A decision on who will form the next Australian government could be delayed with a squabble breaking out over parliamentary reform.
A deal had looked close with independent MP Bob Katter saying on Saturday that he hoped to make an announcement about which party he would support yesterday or today at the latest.
"I would most sincerely hope that it will be made ... at the very, very latest [today], but it's not in my hands alone, there are three of us here," the Kennedy MP said.
Katter and fellow rural independents Rob Oakeshott and Tony Windsor have the power to decide whether Julia Gillard remains Prime Minister or Opposition leader Tony Abbott takes her crown.
Labor and the Coalition had indicated they would support changing Parliament's rules, but yesterday the Opposition declared some of the reforms could strengthen the hand of future governments.
"My role as manager of Opposition business is to ensure that the Parliament is not diminished and the executive's power increased," key Coalition negotiator Christopher Pyne said.
Government house leader Anthony Albanese claimed that Labor had agreed to the independents' parliamentary reforms, but the Coalition was "dragging its feet" on the issue.
Oakeshott wants both sides to accept the reforms before he, Windsor and Katter announce whether they will back Gillard or Abbott.
Asked yesterday whether the squabbling could delay that announcement, Pyne said: "What is important is the changes to the standing orders for the past 110 years be correct, not rushed".
Katter and Oakeshott stayed in Canberra at the weekend to weigh up their options. Windsor was back in his electorate of New England, in northern New South Wales, but was due back in the capital today.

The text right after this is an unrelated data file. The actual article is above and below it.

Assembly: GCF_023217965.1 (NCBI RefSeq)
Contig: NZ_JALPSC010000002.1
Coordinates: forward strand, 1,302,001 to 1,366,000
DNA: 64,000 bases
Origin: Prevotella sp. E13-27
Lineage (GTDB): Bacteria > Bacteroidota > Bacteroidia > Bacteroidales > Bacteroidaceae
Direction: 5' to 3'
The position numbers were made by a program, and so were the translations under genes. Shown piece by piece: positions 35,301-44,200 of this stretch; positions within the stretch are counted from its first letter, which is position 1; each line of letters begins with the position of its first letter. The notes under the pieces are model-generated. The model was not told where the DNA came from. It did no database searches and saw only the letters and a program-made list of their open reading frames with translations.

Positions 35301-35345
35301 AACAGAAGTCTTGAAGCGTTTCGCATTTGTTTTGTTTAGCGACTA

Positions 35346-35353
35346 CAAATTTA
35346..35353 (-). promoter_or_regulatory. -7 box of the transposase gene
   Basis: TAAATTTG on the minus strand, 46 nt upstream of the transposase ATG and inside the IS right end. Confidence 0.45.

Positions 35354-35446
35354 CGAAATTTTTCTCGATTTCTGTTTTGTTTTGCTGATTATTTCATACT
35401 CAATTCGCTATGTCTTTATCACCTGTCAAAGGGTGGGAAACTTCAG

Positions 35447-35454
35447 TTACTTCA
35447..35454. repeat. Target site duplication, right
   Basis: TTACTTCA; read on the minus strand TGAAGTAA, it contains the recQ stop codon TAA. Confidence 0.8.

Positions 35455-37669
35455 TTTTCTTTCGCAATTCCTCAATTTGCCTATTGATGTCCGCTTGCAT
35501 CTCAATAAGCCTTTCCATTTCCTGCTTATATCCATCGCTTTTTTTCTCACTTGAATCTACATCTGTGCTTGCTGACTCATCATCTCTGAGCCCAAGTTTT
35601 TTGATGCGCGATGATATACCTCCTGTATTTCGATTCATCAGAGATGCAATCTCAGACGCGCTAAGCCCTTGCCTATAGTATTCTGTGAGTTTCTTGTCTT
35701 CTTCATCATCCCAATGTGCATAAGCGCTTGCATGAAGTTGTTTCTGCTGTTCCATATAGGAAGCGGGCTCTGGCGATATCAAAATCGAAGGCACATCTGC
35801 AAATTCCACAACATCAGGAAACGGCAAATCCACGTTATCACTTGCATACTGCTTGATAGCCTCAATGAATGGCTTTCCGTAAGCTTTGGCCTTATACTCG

News Ltd newspapers reported that in an open letter to the independents, Abbott vowed to form the most "country-orientated" government since World War II to win their support. He also warned the trio that they would damage the country's "social fabric" if they supported Labor.
Fairfax newspapers reported that, in a blow to the Coalition, Windsor had backed Labor's A$43 billion ($55 billion) national broadband network, criticising the Opposition's cheaper alternative as a "retrograde policy" that would create a digital backwater in rural Australia.
Windsor told the Sunday Age Labor's broadband network was the better of the two policies.
The parliamentary reforms include time limits for questions and answers, an independent Speaker and an acknowledgement of country before prayers.
There is also to be a new turbo-charged committee system and a parliamentary budget office.
"The Prime Minister signed on behalf of Labor yesterday with Rob Oakeshott," Albanese told the Nine Network yesterday.
"It would appear [the Coalition have] changed their views on some of the positions that have been put forward, such as the nature of the arrangements to ensure the independence of the Speaker," Albanese said.
The Coalition wanted the Speaker to be "automatically" drawn from the Opposition.
The document Labor has backed allows for the Speaker to come from either party or to be non-aligned.
If the Speaker does comes from a particular party the Deputy Speaker will come from the other side of politics. Pairing arrangements will be in place for both - meaning their vote will be cancelled out rather than lost.
"That will take away the need in the view of a tied vote for whoever's in the chair to cast a vote," Albanese said.
Further, both the Speaker and the Deputy will not attend their respective party room meetings.
Questions during Question Time will be limited to 30 seconds and answers will be restricted to three minutes. They will have to be "directly relevant".
Albanese said the Speaker would be able to rule out questions that were "argumentative or don't ask for issues of fact".
A parliamentary budget office will also be established within the parliamentary library.
"It will be able to look at issues including costings, particularly from the Opposition but also individual members," Labor's house leadersaid.
The Coalition insists a truly independent Speaker cannot be drawn from the government.
"We think it's preferable that the speaker be an independent MP," Pyne said.
"If not, they should be from a non-government party."